Even to this day, I don’t get the thing about Pablo Picasso. I know people love and revere the man. His paintings sell for multi-millions of pounds. I just don’t like his work. I think Salvador Dali could paint things that looked very real but then distorted and ruined his topic by putting nightmare additions to the well-proportioned subject matter. Like an elephant's body looking real, but with a giant trumpet head. I accept that these surreal images are, in a strange way, clever. But I just can’t warm to the artwork.
Bernard Buffet Pictures scream 'Bernard Buffet Picture.
The armchair critic
I have brazenly said all of these things as someone who is in no way, an artist of paintings. I’m only an impudent observer. However, I have recently come across a French artist whose signature I liked immediately. His paintings of people are unrealistic by the photographic type of presentation I liked during my younger days. But each of his paintings has that amazing French feel. In every way, he has that je ne sais quoi. I liked the clarity of his work. The colours are rather drab yet compelling. There is an ambience about each of his presentations. He even painted some pictures of London and Tower Bridge. Yet still one could see it was done by a Frenchman. I read that this French artist was part of an anti-abstract art group.
What on Earth an anti-abstract art group is, I cannot say. I don’t think I even care because it all sounds very political with labels and all. However, this Frenchman, in my opinion, is an absolute peach of an artist. I honestly enjoy all of his paintings. There is a slight infantile quality to the expression of his work. Yet there is also a pristine type of neatness. I can’t say what it is from an art critic’s point of view because I’m a rudely drawn man with my own ‘Devil may care’ opinion.
I had never heard of the man before, but most lovers of art would know him. I am presuming this because during his life he won great merit and his many works were displayed across the globe. I believe he is an icon of French artists but then France has so many iconic artists to boast of. The man lived from 1928 to 1999. At the age of 71, he is believed to have committed suicide because of the onset of Parkinson’s disease. He was unable to paint or draw.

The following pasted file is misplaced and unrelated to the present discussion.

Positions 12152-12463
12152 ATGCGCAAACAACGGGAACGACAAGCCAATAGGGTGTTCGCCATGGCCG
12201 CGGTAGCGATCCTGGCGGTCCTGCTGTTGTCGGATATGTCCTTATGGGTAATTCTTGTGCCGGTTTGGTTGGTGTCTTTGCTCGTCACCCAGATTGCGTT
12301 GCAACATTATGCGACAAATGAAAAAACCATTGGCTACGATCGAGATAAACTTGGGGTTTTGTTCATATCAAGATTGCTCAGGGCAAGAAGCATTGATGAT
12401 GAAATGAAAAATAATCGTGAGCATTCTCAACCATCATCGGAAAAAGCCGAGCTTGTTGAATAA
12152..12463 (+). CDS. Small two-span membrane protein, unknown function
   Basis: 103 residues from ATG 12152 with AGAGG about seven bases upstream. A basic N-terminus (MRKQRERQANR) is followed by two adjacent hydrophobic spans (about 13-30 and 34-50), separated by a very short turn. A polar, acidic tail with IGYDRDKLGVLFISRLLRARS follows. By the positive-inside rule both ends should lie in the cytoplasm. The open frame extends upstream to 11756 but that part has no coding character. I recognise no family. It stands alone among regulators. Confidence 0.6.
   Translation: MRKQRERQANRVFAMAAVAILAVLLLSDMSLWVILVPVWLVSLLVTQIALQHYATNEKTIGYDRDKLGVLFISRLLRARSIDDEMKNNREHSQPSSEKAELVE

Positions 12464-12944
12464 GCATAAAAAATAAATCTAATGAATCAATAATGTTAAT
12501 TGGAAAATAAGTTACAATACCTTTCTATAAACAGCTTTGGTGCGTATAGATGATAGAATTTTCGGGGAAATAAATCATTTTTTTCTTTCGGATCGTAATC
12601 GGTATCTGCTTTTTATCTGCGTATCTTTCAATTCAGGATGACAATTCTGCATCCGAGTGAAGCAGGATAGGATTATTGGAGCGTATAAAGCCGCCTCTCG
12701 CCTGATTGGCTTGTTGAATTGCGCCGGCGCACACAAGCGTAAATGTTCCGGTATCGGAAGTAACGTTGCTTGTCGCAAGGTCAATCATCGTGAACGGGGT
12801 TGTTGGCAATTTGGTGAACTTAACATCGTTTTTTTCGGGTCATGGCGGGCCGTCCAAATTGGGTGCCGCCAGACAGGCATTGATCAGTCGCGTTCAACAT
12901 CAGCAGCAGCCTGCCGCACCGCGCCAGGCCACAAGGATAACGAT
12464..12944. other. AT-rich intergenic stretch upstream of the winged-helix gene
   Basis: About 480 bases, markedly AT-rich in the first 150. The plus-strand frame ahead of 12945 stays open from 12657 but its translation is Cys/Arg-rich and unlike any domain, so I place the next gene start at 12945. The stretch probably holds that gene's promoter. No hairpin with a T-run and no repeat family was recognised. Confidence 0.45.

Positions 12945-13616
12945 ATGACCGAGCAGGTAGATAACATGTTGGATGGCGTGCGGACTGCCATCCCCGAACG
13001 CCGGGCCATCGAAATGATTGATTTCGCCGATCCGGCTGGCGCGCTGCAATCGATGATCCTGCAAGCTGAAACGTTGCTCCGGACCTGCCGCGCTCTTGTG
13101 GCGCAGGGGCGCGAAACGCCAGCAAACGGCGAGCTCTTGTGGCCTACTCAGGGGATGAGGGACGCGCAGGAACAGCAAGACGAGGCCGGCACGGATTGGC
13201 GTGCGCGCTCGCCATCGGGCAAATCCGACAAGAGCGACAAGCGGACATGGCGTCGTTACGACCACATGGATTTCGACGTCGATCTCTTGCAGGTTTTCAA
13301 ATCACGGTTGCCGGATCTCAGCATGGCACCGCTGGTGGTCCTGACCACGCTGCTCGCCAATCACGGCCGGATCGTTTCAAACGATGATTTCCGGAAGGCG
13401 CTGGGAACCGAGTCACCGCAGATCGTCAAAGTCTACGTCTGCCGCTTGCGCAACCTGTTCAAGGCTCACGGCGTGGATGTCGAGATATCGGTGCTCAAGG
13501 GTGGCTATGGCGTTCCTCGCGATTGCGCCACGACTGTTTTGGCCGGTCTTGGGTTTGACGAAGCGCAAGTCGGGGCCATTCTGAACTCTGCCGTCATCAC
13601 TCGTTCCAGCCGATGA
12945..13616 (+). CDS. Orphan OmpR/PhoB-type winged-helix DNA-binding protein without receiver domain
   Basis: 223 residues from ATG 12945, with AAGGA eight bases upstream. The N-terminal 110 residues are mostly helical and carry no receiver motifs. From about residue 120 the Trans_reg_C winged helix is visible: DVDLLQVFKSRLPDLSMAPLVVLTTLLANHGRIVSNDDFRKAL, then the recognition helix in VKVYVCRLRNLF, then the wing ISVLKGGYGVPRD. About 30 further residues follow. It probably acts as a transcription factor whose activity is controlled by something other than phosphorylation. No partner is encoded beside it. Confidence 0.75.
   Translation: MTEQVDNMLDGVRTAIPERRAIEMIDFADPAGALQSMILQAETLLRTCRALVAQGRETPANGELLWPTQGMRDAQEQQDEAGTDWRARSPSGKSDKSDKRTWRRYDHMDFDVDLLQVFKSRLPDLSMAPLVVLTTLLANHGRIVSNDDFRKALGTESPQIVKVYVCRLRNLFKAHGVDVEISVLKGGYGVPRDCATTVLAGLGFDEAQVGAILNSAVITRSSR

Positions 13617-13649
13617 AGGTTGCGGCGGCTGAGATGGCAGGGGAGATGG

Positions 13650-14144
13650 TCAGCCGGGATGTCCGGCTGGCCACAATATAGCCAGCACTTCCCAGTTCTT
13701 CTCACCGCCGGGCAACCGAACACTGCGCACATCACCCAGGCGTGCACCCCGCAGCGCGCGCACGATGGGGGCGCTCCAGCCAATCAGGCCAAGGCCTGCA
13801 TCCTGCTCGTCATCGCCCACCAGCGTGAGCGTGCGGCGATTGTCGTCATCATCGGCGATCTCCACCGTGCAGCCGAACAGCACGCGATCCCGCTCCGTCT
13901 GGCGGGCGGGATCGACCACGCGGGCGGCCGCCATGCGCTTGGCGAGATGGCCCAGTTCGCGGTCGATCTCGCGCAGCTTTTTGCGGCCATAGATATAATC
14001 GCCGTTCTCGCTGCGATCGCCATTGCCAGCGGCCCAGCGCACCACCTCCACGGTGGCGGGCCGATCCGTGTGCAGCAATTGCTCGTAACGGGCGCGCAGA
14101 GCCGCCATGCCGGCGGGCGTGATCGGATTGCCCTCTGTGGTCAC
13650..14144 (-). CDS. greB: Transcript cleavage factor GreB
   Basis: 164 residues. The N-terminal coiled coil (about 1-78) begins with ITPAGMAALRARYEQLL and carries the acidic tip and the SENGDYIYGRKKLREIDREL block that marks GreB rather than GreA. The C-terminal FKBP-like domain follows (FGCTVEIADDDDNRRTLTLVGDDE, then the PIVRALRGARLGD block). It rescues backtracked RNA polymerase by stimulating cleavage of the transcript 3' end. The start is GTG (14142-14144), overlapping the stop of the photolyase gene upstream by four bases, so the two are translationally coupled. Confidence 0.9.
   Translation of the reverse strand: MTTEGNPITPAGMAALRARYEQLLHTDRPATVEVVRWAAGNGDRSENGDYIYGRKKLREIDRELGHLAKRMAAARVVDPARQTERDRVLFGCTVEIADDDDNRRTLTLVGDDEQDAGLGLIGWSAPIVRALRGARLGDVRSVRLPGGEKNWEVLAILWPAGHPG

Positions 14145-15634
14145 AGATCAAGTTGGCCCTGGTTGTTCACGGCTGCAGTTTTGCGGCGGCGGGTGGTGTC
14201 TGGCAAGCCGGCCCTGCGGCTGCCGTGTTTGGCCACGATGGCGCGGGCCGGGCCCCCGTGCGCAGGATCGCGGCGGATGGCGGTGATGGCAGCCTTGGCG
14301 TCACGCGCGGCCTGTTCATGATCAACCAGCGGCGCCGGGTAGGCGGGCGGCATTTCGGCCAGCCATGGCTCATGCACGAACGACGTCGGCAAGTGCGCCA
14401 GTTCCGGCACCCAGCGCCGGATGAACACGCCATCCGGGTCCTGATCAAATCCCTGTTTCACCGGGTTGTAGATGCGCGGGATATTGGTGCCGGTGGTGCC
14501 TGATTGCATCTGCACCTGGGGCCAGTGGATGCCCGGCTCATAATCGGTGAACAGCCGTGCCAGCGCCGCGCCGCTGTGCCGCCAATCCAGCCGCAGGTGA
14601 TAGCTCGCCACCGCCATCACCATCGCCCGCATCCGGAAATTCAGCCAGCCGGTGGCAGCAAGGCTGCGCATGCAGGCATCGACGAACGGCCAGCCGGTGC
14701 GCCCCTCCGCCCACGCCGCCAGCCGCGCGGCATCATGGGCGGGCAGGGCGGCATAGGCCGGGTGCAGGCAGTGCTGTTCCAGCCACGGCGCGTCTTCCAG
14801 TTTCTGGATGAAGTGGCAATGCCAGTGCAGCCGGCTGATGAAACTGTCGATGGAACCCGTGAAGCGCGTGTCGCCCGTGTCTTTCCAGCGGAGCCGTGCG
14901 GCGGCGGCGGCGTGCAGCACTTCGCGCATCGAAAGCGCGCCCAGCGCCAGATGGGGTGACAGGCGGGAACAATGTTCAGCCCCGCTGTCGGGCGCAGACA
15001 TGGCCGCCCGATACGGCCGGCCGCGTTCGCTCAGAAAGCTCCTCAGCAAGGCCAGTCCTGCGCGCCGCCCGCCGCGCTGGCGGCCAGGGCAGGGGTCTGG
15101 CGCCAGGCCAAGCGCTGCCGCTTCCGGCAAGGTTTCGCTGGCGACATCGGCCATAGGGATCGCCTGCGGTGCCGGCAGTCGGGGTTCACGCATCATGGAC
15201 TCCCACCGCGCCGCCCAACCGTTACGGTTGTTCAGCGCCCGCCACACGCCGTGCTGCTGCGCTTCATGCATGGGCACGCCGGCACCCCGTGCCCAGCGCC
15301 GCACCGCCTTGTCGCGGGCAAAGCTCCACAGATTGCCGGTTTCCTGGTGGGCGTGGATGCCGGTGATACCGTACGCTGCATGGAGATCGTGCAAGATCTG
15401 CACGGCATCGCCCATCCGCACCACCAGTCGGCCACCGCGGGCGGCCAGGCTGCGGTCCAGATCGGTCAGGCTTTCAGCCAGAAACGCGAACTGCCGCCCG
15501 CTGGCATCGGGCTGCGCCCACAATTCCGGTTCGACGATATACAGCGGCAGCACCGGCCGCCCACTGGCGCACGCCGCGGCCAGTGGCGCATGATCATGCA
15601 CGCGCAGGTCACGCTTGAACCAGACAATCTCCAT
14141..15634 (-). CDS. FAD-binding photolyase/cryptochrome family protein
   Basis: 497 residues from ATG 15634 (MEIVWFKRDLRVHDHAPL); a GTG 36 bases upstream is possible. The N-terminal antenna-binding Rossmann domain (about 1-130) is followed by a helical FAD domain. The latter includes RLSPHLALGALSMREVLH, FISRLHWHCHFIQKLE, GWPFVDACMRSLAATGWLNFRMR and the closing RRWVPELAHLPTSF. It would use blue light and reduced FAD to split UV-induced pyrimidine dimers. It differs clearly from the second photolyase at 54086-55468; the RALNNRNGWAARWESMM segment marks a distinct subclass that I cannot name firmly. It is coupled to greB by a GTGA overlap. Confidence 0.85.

The man’s name is Bernard Buffet. I had never heard of him. But then I'm ignorant of so many famous artists. In many ways, this was a joy. Especially when one stumbles upon Bernard Buffet by accident. It was like all one’s Christmases happening at once. Like stepping up a notch to the joys of life’s odd little charms. One that slaps you in the face and says, “Hey! Grab a load of this!”
Bernard Buffet and his alluring pictures are a breath of fresh air to me. He is wonderfully French and I enjoy his work immensely. I am sure so many other observers do too. Not just learned art critics who get to decide what is, or what is not; a work of art. In this case, it is me. And I say in my English way; when it comes to great art, this Frenchman certainly knew his onions. That is an English way of saying he had that je ne sais quoi.
The Great Bernard Buffet's signature is apparent in all his work.
Bernard Buffet 1962
Retro France of the 1950s and 1960s enjoyed a revival of many types of art. From music to acting. It was a boom time. There were also the developed artists like Bernard Buffet who captured these decades of progressive French arts. His splendid paintings are numerous.